Prime Minister of Kuwait to visit Guyana
- Could sign double taxation agreement
The Prime Minister of Kuwait, the world’s fourth-largest oil exporter, plans to visit Guyana this April, as Guyana and Kuwait look to increase trade and investment.
The Prime Minister, Nasir al-Muhammad al-Ahmad al-Sabah, is planning the Guyana visit as part of a tour to Latin America and the Caribbean, a top Kuwaiti foreign affairs official told Kaieteur News yesterday.
One of the outcomes of the Prime Minister’s visit could be the signing of the Guyana/Kuwait Double Taxation Agreement, said Abdulaziz al-Sallal, the leader of a Kuwaiti delegation in Guyana to finalise that agreement.
Negotiations of the agreement began in 2005, John Isaacs, the Permanent Secretary in the Ministry of Foreign Affairs said, and he welcomed the Kuwaiti commitment to have the contentious issues of the agreement settled in this round of negotiations.
The agreement is to avoid tax being levied twice on the remuneration or any other money earned by a Guyanese or Kuwaiti.
A major goal of bilateral tax treaties is to remove impediments to international trade and investment by abating the risk of double taxation that can occur when both contracting states impose tax on the same income.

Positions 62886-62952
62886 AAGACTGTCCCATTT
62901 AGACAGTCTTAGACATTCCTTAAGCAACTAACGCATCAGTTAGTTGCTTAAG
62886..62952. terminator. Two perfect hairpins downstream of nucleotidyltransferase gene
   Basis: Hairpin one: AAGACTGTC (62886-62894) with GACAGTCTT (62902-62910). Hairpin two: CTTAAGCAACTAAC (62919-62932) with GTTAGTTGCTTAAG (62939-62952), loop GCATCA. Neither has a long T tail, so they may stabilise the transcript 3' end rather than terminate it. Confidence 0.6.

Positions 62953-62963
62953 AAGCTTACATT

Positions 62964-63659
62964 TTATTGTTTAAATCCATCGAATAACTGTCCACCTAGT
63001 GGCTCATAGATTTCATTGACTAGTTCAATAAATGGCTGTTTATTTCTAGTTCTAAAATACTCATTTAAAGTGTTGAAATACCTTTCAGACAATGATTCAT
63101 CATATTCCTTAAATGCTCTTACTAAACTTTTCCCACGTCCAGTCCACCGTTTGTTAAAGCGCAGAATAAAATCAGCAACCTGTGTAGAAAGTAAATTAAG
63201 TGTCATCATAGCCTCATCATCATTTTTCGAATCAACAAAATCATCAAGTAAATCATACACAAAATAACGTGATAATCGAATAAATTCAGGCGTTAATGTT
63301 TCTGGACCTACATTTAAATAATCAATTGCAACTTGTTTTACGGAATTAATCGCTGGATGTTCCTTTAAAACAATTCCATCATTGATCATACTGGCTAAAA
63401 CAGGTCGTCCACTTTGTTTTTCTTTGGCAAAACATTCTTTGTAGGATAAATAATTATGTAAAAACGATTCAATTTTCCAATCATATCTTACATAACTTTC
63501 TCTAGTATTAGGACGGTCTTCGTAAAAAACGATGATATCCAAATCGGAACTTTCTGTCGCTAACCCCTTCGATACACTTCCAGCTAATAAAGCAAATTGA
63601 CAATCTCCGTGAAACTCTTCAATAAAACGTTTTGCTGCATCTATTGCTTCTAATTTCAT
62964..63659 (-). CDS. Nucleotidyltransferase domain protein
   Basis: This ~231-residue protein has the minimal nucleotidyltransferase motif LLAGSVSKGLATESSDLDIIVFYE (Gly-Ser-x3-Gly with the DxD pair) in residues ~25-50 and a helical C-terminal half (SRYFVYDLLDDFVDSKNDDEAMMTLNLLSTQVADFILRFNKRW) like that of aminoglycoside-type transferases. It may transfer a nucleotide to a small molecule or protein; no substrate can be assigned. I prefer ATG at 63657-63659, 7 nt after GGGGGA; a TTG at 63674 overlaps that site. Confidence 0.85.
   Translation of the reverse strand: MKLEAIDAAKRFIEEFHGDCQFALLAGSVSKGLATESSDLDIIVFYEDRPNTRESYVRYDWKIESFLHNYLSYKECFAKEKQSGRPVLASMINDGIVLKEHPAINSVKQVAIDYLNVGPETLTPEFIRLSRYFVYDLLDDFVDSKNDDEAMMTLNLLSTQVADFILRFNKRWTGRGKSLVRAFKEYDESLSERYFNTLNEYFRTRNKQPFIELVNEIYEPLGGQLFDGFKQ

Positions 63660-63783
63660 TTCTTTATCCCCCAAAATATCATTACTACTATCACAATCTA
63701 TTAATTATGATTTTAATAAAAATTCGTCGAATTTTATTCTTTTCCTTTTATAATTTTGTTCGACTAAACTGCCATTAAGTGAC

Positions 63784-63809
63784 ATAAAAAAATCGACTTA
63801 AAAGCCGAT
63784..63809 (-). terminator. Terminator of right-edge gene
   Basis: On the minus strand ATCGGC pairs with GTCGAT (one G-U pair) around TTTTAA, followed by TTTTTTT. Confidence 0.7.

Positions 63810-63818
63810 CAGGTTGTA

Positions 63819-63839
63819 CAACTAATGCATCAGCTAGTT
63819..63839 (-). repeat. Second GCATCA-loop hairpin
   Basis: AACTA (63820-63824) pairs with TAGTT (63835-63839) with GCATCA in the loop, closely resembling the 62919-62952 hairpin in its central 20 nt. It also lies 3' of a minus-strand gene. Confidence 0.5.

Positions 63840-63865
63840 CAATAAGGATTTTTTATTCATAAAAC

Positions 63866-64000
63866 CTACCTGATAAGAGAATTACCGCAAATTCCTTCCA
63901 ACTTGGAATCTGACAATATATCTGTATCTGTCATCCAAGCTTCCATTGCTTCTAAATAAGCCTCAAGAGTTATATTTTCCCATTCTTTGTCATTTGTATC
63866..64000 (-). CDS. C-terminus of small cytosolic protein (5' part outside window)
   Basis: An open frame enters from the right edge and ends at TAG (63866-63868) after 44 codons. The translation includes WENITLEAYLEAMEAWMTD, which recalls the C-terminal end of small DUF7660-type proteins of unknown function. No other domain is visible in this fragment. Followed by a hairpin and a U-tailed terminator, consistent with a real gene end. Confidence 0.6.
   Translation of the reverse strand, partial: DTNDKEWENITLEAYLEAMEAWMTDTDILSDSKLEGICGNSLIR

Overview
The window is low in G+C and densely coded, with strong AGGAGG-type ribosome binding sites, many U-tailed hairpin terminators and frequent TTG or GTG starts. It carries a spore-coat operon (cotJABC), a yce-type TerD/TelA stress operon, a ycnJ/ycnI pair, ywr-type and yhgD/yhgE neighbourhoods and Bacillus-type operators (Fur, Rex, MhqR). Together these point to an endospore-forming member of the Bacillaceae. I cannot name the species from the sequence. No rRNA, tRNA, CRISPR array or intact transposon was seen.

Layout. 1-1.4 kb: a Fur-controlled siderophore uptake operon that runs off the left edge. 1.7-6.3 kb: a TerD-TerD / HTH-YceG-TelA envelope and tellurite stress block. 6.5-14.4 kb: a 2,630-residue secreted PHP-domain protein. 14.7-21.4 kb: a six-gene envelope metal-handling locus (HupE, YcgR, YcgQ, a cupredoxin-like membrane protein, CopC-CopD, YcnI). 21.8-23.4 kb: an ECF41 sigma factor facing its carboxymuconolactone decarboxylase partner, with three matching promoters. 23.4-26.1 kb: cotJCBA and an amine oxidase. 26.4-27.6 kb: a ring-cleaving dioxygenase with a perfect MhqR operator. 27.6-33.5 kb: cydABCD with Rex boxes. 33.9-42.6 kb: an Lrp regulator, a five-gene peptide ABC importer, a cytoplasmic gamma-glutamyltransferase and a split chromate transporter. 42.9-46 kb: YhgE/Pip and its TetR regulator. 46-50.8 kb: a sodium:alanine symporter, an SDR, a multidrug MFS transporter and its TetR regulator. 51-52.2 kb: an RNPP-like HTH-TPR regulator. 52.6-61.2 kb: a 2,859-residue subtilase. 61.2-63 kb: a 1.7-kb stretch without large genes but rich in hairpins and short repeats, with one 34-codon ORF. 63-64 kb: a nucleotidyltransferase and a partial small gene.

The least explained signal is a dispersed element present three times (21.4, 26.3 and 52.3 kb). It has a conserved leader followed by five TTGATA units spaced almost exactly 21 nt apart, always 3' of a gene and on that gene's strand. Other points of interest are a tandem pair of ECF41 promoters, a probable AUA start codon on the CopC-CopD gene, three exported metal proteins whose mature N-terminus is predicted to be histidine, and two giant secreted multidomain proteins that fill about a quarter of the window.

A bilateral tax treaty generally increases the extent to which exporters residing in one contracting state can engage in trading activity in the other contracting state without attracting tax liability in that latter.
Abdulaziz al-Sallal said the Guyana/Kuwait Double Taxation Agreement would provide a “proper environment” for investors. He said such an agreement would build on agreements signed between Guyana and Kuwait when President Bharrat Jagdeo visited last month.
Kuwaiti Minister of Finance Mustafa Al-Shimali and Guyana’s Minister of Foreign Affairs Carolyn Rodrigues-Birkett, who accompanied President Jagdeo on his Middle East tour, had signed an agreement on encouraging bilateral investments. There were also agreements signed on political consultations and cultural relations. Rodrigues-Birkett had said all of this is being done as Guyana looks to create appropriate regimes for investment.
As Guyana looks to start drilling for oil this year, she said it was important to learn from the experiences of countries which have done well in managing their oil wealth, such as Kuwait.
During President Jagdeo’s visit, Kuwait agreed to give Guyana US$10 million for infrastructure projects. That will most likely go towards developing new housing areas on the East Bank, where the government recently acquired 2,000 acres of land from the Guyana Sugar Corporation to develop 10,000 new house lots.
Guyana and Kuwait established diplomatic relations in 1975, and Guyana currently has US$50 million in debt to Kuwait.